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Letter late than never

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Without realising it most of us live our lives around of a set of routines. You know the type of thing – down the pub on Friday night, supermarket on Saturday, wash the car on Sunday and so on. I am frankly no different although when it comes to washing the car it’s twice a year whether the car needs it or not.

It is strange how a break in this routine can brighten the day. This month two seismic change events hit my village. The landlord – well lease holder – of my preferred village pub finally gave up the battle against government persecution of the drinking man and brewery avarice and called it quits. A closed pub is bad enough news but shock and horror we also have a new postman.

The landlord may have gone to new pastures but fortunately we have another pub in the village. Due to a sense of loyalty to the embattled ex landlord I have not set foot in the “other end” for a couple of years. I am quite looking forward to a change of scene for my “Friday night in the Pub” routine. A new postman is a different kettle of fish.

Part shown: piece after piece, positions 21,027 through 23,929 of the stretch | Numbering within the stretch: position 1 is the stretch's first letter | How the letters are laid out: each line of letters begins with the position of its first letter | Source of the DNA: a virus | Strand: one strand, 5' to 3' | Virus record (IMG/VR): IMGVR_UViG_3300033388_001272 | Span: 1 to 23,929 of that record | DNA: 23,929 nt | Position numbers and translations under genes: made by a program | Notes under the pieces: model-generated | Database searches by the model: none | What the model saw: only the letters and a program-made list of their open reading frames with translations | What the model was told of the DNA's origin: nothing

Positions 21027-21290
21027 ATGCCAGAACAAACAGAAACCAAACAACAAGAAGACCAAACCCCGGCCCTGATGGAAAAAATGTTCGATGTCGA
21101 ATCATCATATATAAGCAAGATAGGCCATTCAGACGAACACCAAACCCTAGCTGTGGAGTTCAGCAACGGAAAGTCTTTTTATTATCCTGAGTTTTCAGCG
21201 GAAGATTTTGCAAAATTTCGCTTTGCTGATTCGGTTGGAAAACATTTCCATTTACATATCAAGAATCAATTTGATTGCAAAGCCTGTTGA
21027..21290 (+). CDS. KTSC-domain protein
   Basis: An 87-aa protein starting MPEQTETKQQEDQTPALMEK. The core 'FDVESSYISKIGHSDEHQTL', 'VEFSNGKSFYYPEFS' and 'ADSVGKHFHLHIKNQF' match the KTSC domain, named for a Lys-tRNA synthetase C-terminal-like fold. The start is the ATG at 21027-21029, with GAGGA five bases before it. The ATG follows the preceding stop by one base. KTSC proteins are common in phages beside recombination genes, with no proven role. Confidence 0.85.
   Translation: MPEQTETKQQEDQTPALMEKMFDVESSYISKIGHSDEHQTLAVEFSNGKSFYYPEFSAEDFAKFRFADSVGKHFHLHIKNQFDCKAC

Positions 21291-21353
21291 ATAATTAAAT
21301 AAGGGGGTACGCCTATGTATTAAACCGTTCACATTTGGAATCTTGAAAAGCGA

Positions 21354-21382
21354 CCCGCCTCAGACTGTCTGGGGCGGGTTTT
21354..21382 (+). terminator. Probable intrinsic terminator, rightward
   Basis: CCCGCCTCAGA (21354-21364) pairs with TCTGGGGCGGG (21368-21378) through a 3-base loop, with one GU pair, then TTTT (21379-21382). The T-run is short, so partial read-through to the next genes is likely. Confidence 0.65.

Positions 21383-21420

Post and Mail BoxesI first came upon the young chap pushing his small hatchback down Pinfold Lane. I was just about to offer to help when a villager leant over his wall and said “Don’t bother asking, he says he’s pushing it to save petrol”. Definitely a chuckle moment although not an encouraging introduction when you consider the houses in the village don’t have numbers just names. When you have a Pinfold Cottage, Pinfold House and Pinfold Gardens on the same street and four families with the same surname you need a Postie who knows his eggs from his omelettes.

Many houses also have long gated drives particularly the farms and like me don’t have a door letterbox so over time we have resorted to leaving a variety of receptacles for the Post on the road side, tea chests, biscuit tins and old wooden boxes amongst others.  At an impromptu alfresco parish meeting as we observed the postman’s painful progress into the distance it was decided that it may be prudent to encourage the populace to write the householder name or at least the words “Deliver Post Here” on the makeshift post boxes.  I obviously suggested we also point out that purpose made post boxes don’t cost the earth and are a good deal more stylish, secure and weather proof than a biscuit tin.